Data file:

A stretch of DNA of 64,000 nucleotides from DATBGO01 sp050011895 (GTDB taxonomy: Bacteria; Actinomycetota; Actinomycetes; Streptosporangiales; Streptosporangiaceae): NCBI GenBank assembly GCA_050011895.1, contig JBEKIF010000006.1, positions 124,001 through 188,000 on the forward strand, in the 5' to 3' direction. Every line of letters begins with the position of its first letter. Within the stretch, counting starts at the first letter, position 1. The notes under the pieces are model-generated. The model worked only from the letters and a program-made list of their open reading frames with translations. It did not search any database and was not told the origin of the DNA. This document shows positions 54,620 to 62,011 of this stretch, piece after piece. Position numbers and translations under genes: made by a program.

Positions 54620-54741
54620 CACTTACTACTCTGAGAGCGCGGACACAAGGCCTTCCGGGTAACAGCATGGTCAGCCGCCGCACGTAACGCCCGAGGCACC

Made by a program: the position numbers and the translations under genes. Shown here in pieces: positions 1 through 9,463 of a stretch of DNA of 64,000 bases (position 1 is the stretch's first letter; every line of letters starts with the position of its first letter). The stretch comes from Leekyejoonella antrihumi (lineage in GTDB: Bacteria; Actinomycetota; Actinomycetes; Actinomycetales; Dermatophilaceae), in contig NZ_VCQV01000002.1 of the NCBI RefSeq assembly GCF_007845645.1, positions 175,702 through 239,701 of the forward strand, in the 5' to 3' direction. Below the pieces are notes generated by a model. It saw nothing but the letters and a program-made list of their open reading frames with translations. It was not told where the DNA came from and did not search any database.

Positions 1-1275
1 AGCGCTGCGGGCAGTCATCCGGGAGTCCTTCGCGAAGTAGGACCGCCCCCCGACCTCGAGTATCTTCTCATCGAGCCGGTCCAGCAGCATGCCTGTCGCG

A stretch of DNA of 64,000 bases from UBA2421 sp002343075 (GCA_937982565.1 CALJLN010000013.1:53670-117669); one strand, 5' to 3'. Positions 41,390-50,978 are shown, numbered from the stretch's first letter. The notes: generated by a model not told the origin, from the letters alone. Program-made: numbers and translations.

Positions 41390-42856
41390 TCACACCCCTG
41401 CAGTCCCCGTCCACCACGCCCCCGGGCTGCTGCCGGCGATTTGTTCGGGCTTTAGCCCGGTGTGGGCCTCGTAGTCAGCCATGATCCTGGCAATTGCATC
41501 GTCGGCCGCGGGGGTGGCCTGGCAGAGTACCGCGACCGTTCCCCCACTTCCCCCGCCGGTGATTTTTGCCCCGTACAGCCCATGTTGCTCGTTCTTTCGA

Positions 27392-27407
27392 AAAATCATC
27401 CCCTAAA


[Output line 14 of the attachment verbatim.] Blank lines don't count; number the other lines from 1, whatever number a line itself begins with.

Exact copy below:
27401 CCCTAAA